About the Author

Gwendolyn Althea is a communications professional and self-care advocate, passionate about dope food and dope parenting. She encourages everyone to Make A Dope Life that aligns with their passions. Check out her thoughts on faith, food and life at 40+ at www.makeadopelife.com.

Recent Posts

Reader Interactions


  1. Oh, my goodness! You were speaking to me weren’t you? “taking care of him without sacrificing myself”; “take care of myself & let him see me doing it”. These two statements spoke to me. I am a grandmother of 6. I’ve taken care of 5 of them in my home every day from birth to 2 yr. old while their mother went back to work. I was able to maintain a good level of activity because my sister could always step in if I had something to do. I didn’t do evenings or weekends unless I was a last person left to ask. Doing things I enjoyed in the evening & on weekends helped me to keep it a joy.

  2. Such an amazing blog post! As moms, we often feel like we are crying out for help in a crowded room with no one listening. The joys of motherhood are a blessing but the weight of it can be exhausting. Having the support of other moms is the key to hold each other up and keep being the best woman we could be for ourselves!

    • Yes! That support system is invaluable. Community is who we are as a people. We just need to tap in to one another for support.

  3. Your Blog was definitely on point. It’s hard to care for others, when self- care is lacking. Once your Soul is nourished, you can fully nourish others.

  4. This was extremely powerful piece! I am a mom of 4 and have most certainly struggled here. When my super mom cape feels a little loose, I regroup and take a moment for me. If I am good, they are too.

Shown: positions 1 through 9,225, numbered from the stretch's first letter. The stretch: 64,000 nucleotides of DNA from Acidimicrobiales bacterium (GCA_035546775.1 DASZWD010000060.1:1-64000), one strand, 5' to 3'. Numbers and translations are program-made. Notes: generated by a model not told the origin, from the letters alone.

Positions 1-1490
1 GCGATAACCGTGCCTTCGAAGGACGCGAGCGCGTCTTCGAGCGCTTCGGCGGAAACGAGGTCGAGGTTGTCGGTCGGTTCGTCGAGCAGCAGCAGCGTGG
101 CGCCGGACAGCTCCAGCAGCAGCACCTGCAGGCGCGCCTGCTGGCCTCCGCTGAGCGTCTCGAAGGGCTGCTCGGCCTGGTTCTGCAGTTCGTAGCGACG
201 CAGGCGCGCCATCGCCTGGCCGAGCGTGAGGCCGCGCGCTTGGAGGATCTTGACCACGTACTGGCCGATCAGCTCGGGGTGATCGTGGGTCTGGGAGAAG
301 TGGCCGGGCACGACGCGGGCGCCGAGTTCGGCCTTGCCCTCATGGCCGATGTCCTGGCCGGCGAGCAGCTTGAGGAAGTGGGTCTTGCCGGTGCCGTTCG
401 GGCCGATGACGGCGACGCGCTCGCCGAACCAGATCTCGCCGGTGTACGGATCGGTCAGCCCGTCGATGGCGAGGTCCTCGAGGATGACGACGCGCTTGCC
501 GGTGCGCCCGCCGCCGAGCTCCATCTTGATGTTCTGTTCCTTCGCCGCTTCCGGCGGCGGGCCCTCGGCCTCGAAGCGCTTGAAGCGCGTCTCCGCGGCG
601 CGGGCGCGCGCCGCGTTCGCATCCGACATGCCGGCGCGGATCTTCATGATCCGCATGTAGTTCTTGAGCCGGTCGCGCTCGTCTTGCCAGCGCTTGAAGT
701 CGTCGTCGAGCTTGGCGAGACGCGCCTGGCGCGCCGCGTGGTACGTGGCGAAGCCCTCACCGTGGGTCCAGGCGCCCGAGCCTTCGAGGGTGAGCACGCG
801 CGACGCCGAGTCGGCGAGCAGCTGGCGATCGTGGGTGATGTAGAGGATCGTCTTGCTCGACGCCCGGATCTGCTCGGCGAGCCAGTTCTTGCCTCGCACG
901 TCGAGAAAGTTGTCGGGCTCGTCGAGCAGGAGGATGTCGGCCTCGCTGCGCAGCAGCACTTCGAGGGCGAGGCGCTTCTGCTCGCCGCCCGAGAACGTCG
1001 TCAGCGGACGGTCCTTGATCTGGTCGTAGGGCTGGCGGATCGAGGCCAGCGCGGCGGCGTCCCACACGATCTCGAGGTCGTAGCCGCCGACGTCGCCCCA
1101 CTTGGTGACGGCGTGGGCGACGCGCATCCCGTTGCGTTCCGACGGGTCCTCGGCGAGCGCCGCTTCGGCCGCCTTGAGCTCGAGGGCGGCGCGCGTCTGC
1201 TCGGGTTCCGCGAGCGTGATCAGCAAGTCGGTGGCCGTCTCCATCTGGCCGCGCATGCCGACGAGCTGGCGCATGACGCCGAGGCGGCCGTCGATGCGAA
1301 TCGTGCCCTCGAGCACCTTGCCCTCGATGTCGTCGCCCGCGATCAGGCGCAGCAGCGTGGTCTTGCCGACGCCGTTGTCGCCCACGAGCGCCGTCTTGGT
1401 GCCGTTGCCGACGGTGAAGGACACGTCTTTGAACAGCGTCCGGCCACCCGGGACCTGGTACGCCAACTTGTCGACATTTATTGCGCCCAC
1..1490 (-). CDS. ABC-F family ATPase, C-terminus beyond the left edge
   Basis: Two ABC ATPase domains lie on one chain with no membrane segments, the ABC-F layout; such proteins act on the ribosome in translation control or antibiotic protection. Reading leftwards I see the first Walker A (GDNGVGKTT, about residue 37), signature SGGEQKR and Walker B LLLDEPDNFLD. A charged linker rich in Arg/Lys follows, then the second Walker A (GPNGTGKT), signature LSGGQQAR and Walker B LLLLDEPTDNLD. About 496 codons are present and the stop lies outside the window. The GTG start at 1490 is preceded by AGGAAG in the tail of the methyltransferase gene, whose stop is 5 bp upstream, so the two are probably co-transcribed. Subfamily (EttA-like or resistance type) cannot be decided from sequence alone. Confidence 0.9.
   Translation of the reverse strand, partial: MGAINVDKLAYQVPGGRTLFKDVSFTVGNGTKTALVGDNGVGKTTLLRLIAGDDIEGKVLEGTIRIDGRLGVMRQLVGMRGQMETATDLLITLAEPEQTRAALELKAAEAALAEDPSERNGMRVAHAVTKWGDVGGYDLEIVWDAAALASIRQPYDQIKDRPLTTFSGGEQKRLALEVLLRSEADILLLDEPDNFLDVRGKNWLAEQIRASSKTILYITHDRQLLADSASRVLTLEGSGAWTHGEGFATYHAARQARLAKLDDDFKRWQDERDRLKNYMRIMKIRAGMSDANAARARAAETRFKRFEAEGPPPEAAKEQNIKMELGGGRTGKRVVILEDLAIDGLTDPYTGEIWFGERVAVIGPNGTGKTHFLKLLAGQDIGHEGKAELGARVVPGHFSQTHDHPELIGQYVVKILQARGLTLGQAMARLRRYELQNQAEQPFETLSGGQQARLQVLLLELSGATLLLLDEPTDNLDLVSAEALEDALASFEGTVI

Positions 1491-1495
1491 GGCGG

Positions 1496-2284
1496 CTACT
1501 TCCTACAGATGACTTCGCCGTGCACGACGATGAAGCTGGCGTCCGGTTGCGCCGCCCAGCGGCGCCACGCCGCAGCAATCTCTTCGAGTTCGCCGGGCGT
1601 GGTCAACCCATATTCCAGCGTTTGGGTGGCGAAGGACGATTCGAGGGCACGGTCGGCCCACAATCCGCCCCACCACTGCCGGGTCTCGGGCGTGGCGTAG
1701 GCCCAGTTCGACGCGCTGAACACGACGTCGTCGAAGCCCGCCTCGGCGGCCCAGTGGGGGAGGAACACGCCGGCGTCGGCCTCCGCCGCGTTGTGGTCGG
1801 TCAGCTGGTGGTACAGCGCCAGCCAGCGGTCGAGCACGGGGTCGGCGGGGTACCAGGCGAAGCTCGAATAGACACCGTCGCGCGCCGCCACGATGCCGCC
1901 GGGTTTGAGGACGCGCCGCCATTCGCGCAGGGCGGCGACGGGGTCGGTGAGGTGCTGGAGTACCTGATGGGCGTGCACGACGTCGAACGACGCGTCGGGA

5. I’m certain this piece has been brewing in your spirit for years to come. I remember years ago you were the first person to inform me that wearing the proverbial super mom cape shouldn’t be viewed as a badge of honor and was harmful to my mental, emotional and physical wellbeing. I hope this article expands the reach of your message.

    • Wow, I don’t even remember that but it sounds on brand for me, lol. You’re an amazing mom and a great example for your daughters of finding a balance that works. Thank you so much!

  6. Omg! Gwendolyn! I said Gwendolyn! This message was so much me! I needed this today! Being a good mother doesn’t mean we lose one’s self. Thank you for sharing this encouraging message today. It was needed today! 😊

  7. Thank you for the article. True you must take care of yourself in order to care for others. Unfortunately most of us have to walk through the lack of self care and the aftermath in order to finally gain wisdom. Keep pressing forward with the message of necessity self care and self love.

    • ((virtual hug)) We’ve all done it, but I’m so glad the conversations are shifting in this direction and we are seeing more support on this issue. Thanks for your feedback!